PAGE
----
Right now I'm trying to figure out the logistics and have the sketchup perfected before I build the system.
Kudos. A lot of people jump in with both feet without testing the water depths first!
Physics I'm in need of help with, what are the formulas to efficiently calculate what the level should be for each phase to utilize gravity and feed the system with only a pump initially feeding water with X head.
The water volumes and levels etc are dependent on the media you intend to use in your GB. If your two "half" IBC GBs are actually only 400L of media which holds say 120 - 220L of water each, then you'll be drawing up to 440L of water from the FTs.
Although a lot of people say their IBC FT is 1000L most often its only got about 800-900L of water actually in it, so taking out up to half of the water might be a bit extreme for the fish. This is where the sump comes in handy. If your sump contains as much water as the GBs will require to flood to their appropriate level (plus a bit more for system losses, evaporation and transpiration between top ups) then you can have a CHIFT PIST (CHOP) system.
In your case though, with two 1000L IBC FTs, you can easily get by without a sump, with the water level dropping from 900L to 680L (less however much is in the pipework) at the peak of the GB flood (assumes a perfect flow between the two FTs which are perfectly level). This alleviates the need for the extra troughs and makes plumbing a lot more simple. "Simplicity is a key to success."
File comment: 2 x IBC FT, 2 x 1/2 IBC GB, one pump
2ibc.jpg [ 17.98 KiB | Viewed 1914 times ]
2 X 1000L IBC FT (filled to 900L, 100L ullage, each) = 1800L
You have 1800L of water which needs to pass through the filtration each hour. If you want to run continuous flow then you only need a 1800lph pump (or slightly larger to account for head loss). If you want to run timed flood and drain, say 15/45, then you're going to need a pump of at least 1800 / 0.25 = 7200lph (plus, for head loss)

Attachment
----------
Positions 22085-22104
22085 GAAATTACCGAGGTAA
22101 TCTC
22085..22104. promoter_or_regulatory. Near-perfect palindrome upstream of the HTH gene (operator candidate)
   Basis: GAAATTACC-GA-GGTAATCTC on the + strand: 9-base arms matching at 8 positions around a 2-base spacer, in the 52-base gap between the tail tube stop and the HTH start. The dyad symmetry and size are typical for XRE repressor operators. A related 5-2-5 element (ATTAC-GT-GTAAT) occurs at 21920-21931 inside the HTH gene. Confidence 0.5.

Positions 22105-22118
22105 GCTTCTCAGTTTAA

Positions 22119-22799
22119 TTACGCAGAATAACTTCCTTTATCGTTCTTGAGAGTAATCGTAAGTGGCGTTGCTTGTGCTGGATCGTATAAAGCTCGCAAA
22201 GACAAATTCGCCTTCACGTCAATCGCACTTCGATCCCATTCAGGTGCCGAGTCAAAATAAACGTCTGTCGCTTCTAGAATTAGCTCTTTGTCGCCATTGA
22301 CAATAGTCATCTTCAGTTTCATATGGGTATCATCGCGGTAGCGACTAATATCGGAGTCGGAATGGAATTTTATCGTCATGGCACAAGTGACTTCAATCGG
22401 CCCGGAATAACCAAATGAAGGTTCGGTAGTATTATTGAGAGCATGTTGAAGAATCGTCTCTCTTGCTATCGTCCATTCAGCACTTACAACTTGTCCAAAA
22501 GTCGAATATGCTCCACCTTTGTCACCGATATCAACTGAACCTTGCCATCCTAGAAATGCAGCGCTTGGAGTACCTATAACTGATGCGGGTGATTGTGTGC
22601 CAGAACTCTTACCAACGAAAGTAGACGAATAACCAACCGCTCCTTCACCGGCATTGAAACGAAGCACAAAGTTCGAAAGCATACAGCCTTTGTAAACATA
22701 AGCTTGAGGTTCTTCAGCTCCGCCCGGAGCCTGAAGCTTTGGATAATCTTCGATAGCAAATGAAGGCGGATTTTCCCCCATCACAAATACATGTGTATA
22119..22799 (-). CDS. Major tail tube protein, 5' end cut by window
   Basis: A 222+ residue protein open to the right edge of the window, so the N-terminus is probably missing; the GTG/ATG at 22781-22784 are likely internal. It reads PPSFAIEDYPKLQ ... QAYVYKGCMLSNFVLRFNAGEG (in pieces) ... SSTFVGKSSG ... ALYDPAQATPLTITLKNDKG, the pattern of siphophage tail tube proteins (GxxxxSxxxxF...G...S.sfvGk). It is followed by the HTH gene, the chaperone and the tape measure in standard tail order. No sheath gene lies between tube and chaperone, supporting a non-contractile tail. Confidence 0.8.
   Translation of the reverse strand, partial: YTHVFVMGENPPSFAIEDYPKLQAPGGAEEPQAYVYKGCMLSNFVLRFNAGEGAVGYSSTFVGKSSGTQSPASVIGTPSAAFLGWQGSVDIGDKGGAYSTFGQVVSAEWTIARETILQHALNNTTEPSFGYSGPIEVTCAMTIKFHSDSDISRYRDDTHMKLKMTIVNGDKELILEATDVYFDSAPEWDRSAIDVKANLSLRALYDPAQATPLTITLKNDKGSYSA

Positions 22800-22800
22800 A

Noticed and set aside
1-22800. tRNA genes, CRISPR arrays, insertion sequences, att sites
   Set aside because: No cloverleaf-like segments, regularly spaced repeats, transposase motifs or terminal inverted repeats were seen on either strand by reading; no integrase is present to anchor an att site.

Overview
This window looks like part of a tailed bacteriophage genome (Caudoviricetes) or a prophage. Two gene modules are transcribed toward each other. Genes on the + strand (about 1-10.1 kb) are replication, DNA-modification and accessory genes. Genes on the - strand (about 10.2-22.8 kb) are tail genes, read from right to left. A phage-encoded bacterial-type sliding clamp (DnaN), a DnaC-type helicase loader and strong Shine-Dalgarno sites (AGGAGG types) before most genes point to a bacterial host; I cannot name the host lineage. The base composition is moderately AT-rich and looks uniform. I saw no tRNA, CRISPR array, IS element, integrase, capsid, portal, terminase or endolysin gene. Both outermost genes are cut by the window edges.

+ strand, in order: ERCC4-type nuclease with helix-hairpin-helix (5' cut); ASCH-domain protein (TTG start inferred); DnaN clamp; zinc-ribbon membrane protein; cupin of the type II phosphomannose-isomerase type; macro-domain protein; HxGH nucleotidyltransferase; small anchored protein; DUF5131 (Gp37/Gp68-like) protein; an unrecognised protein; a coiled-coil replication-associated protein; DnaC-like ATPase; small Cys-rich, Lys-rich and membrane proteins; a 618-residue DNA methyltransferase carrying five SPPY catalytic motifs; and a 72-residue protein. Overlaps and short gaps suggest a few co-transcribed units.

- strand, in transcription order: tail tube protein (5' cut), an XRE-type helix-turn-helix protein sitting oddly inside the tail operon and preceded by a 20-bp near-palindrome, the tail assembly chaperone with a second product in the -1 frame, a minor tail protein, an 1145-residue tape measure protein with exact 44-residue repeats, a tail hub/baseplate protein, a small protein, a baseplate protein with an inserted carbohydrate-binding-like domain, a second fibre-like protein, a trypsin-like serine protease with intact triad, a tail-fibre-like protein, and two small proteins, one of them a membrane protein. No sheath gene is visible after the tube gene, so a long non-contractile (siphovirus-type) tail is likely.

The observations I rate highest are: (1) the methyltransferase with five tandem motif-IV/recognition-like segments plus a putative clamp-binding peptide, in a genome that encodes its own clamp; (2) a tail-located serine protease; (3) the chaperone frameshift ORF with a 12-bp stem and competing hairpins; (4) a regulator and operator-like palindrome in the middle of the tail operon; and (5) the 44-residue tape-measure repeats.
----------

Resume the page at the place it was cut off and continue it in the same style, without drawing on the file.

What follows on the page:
To compute head loss, you need to know the height from the surface of the FT from where the water will be drawn to the maximum height through which the pump is required to deliver water; this is easily measured with a tape measure in most instances. You also need to account for pipe friction and the configuration of your plumbing; 90 degree bends impose substantially more resistance to flow (and hence head loss) than does a 45 degree elbow; the further water has to flow (linear distance) the more the losses. Unless you're having to be exact, in most BYAP projects pipe losses are not that significant that they have to be precisely computed, and in most cases they are substantially smaller than the losses associated with pumping vertically against gravity. Just have a look at the capacity vs. head graphs for each pump and select the pump which best suits your design.
My overall plan, what are the fatal mistakes I'm making that only someone with so little experience would overlook?
Not understanding where all of your water is at any time, and thinking stocking density is dependent only on the volume of water in a system and ignoring the filtration capacity.
How do I approach the volume and height calculations?